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Clashes in Iran on Anniversary of Islamic Revolution

Iranian authorities clashed with opposition supporters Thursday as huge crowds rallied in Tehran to mark the 31st anniversary of the founding of the Islamic Republic.

Iranian opposition Web sites say security forces fired tear gas to disperse opposition supporters gathering in central Tehran.

There are reports that leading reformist politicians Mehdi Karroubi and former President Mohammad Khatami were attacked when they attended the rally.

The opposition also says authorities briefly detained Mr. Khatami's sister-in-law, Zahra Eshraghi, and her husband Mohammad Reza Khatami. The reason was not reported. Eshraghi is the grand-daughter of the leader of the Islamic Revolution, the late Ayatollah Ruhollah Khomeini.

At Tehran's Azadi (Freedom) Square President Mahmoud Ahmadinejad addressed hundreds of thousands of people amassed to celebrate the national holiday.

In his address, Mr. Ahmadinejad praised the achievements of the Iranian people, railed against the West, and announced that Iranian scientists had produced the first batch of higher-grade nuclear fuel.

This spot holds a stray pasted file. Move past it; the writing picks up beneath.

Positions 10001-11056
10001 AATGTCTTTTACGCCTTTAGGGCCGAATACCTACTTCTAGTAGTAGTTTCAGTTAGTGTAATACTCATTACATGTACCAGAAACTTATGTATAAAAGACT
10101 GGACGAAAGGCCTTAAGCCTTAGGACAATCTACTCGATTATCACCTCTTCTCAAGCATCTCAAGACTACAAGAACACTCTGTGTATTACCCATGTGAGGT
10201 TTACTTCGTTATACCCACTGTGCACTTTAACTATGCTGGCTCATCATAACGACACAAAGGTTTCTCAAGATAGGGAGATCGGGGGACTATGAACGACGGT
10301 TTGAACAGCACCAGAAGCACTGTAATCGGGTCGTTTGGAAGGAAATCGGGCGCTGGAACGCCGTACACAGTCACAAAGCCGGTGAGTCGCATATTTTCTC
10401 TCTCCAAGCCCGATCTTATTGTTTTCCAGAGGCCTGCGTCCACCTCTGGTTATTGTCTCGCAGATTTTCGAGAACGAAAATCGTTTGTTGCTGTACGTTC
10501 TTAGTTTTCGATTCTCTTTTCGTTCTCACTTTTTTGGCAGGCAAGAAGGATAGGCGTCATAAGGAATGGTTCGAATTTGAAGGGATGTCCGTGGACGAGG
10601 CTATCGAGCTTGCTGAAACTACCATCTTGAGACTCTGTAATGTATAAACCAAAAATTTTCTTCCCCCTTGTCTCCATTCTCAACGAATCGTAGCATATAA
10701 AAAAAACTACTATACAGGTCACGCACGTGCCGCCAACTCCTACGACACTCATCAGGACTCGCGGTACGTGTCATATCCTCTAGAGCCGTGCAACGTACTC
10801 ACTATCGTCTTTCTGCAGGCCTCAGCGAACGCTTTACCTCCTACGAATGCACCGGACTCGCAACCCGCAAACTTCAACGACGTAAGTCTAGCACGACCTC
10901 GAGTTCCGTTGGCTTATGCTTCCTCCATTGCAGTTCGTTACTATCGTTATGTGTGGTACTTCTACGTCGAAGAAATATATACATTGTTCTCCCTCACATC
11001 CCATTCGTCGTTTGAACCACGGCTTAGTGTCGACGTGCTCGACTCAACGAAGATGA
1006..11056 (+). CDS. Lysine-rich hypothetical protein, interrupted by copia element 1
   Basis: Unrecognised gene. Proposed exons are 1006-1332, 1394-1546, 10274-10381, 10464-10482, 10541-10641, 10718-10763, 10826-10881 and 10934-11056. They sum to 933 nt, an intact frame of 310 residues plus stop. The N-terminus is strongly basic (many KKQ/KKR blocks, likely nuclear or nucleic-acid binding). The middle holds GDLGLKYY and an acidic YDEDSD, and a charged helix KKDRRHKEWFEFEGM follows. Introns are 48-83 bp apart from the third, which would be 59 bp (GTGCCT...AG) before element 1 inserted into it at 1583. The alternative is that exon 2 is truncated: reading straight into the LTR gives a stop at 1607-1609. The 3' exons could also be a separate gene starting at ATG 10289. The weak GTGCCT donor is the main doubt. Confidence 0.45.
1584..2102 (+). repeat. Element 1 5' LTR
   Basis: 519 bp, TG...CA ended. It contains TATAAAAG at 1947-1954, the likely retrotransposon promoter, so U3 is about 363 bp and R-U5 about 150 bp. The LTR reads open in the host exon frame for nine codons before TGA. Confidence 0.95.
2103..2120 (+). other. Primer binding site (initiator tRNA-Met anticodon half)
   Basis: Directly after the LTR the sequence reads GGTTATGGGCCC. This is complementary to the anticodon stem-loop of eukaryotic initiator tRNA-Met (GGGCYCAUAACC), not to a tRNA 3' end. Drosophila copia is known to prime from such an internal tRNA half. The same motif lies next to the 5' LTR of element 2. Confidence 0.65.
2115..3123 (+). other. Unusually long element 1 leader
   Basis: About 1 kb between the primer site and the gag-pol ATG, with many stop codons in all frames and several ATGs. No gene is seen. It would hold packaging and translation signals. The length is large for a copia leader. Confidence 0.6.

Opposition leaders Mir Hossein Mousavi and Mehdi Karroubi had urged their supporters to turn out on the streets for a peaceful demonstration.

The anniversary Thursday marks the 1979 ouster of Iran's monarchist government. Every year, hundreds of thousands of Iranians take part in rallies to celebrate the anniversary.

Mass anti-government protests broke out after Iran's disputed presidential election in June. Opposition leaders have accused President Ahmadinejad of stealing the vote.

The Middle East director at U.S.-based Human Rights Watch, Joe Stork, says the Iranian government is trying to use anniversary celebration to "deflect attention" from its human rights violations.

The rights group has released a new report that claims to show the Iranian government's crackdown on dissent since the election has been worse than previously reported. The report documents cases of extra-judicial killings, rapes and torture, and other serious rights violations.

There also are reports that Iranian authorities have slowed down Internet service in the country and have blocked Google's e-mail service, Gmail.

The California-based Internet company confirmed a sharp drop in e-mail traffic, and acknowledged that users in Iran are having trouble accessing Gmail.

In a statement, Google said it believes "people everywhere should have the ability to communicate freely online," adding, "sadly, sometimes it is not within our control."

Some information for this report provided by AFP, AP and Reuters.